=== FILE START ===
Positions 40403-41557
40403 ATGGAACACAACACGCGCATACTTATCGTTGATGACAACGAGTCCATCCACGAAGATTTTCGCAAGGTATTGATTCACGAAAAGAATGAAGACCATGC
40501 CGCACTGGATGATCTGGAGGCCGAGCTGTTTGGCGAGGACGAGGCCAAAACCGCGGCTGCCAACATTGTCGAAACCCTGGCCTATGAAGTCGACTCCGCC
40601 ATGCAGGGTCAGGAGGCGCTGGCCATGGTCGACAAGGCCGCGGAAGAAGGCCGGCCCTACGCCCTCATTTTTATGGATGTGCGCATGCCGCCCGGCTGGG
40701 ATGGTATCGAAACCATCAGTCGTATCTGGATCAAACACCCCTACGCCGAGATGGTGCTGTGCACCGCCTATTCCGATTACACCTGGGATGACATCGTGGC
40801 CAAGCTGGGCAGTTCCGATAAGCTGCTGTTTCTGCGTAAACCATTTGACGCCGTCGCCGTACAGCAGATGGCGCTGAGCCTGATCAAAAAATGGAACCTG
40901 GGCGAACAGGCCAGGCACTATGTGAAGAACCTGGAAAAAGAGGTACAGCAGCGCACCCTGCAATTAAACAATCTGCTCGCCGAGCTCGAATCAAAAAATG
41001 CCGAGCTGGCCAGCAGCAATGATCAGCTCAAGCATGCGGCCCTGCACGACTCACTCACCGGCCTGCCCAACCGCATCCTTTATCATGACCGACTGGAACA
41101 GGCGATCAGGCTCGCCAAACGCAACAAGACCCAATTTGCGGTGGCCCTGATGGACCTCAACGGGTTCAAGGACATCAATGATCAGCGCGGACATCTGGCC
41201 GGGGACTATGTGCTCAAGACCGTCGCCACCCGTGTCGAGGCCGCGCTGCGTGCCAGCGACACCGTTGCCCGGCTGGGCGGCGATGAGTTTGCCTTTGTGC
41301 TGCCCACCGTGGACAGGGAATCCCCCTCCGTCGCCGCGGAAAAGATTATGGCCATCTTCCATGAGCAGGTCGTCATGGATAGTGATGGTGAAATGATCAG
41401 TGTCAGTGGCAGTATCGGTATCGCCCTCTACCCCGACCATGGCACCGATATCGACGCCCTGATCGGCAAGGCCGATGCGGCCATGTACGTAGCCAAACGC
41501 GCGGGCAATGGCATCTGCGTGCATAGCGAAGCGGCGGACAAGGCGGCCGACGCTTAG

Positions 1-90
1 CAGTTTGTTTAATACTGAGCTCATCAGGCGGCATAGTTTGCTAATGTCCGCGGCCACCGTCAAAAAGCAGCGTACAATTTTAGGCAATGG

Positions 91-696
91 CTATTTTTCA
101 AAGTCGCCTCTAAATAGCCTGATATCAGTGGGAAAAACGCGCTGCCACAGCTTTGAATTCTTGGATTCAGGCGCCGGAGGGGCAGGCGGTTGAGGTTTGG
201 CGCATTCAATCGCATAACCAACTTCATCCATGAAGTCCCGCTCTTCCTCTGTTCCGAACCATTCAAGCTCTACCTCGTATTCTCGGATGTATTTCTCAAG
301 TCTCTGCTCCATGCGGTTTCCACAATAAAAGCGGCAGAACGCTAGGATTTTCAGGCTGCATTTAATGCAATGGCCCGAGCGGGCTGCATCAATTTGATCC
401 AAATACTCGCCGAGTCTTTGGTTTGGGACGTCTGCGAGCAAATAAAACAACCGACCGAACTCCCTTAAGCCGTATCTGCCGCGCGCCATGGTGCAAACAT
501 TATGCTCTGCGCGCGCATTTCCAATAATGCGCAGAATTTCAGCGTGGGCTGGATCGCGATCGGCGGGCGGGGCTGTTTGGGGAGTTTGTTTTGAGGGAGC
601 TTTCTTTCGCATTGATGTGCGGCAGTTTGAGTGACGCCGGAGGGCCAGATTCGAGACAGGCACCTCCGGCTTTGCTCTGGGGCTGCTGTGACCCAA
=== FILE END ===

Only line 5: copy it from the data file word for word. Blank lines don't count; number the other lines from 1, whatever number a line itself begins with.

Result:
40701 ATGGTATCGAAACCATCAGTCGTATCTGGATCAAACACCCCTACGCCGAGATGGTGCTGTGCACCGCCTATTCCGATTACACCTGGGATGACATCGTGGC